This green and pleasant land

This land – the beautiful countryside, the bonkers humour, the sarcasm and satire, the quirky traditions, the diversity (of people, architecture, landscape, clothing), the road signs, the libraries, galleries and museums, red London buses, red post boxes, Yorkshire tea, a cream tea, real ale, music festivals, open-air theatre, the birdsong, the fresh air and freedom. I love Britain and its people who get on with life, who are resilient and resourceful, who don’t make a song and dance out of everything. If we’re heartbroken, we’re heartbroken quietly and mostly in private with a cup of tea. If we’re celebrating we have a cup of tea or we might push the boat out and pop a cork. (Tea suits most occasions.) If we see someone in need, we help. We have the stiff upper lip and we queue politely.

But these are difficult times. Austerity has led to some serious hardships for many people, we’ve been divided by Brexit and attacked by terrorists and now we’re having to vote for a group of politicians to deal with the mess. I, for one, am anxious and tired of it all. I know that the sun will still rise tomorrow and rain will fall and plants will grow, that the tide will continue to rise and fall, but it feels as though this country is at a major crossroads. I fervently hope for a change for the better, for the common good, but I suspect we’ll be stuck with the status quo.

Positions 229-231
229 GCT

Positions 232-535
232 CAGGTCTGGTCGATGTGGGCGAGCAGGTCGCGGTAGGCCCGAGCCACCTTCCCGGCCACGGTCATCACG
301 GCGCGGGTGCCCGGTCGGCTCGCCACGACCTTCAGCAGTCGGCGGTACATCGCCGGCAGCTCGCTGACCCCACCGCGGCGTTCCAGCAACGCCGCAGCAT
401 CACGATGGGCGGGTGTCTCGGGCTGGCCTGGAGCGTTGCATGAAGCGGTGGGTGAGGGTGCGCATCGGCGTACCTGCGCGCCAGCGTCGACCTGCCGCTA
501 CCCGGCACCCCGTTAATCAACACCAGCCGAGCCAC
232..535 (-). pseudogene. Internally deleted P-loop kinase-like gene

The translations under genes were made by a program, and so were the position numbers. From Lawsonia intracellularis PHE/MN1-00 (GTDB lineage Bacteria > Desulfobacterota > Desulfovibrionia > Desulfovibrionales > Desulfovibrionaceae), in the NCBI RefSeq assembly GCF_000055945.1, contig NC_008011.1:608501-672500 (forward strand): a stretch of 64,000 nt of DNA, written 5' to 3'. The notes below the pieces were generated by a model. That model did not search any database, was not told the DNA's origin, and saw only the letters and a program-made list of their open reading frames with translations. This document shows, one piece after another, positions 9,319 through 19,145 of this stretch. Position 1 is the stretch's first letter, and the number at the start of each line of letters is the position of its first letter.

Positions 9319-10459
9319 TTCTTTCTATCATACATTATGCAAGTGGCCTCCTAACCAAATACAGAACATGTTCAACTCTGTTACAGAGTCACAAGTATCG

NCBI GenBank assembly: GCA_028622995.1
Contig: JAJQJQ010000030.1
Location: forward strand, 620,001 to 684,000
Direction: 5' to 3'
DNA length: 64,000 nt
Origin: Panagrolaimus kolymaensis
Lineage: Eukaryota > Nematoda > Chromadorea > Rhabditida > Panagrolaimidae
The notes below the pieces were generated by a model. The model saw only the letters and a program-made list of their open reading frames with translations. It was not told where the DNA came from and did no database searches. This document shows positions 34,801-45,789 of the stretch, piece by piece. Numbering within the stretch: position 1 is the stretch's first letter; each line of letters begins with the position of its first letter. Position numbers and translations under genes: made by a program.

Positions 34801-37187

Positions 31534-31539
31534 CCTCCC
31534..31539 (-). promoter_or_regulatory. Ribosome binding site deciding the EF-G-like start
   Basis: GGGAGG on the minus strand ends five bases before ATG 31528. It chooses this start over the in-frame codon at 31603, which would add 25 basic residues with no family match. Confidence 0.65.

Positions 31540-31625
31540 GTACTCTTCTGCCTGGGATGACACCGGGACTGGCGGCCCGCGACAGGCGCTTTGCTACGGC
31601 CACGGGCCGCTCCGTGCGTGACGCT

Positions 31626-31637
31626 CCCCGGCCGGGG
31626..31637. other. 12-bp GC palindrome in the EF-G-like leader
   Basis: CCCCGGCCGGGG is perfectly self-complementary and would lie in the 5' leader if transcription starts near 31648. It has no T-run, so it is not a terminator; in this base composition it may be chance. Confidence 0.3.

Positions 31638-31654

A friend and I drove over to East Sussex yesterday to get away from it all. We drove cross-country, through the most glorious countryside – Kent at its most beautiful – down country lanes, through tunnels of overhanging trees, past picture-postcard cottages with roses around the door. So much green. Lush green as far as we could see. We were headed to Perch Hill, Sarah Raven’s garden, to a talk by the head gardener and a morning discussing propagation and planting. We wandered around the gardens, admired the layout and planting (noticing that there were weeds and untidy patches and liked the garden all the more for it), and got to take some cuttings of dahlias and salvias to take home with us. It’s a lovely place with a generous feel to it – do go if you get the chance. Afterwards, we drove to Bateman’s, once the home of Rudyard Kipling, to soak up more green and beauty. The whole day was a wonderful tonic and antidote to the current affairs.

As I write, the exit polls have been announced and my husband and eldest are glued to the tv. They’re planning to stay up to see the results roll in during the small hours; I’ve told them not to wake me up unless there’s a shock result. Goodnight – see you on the other side!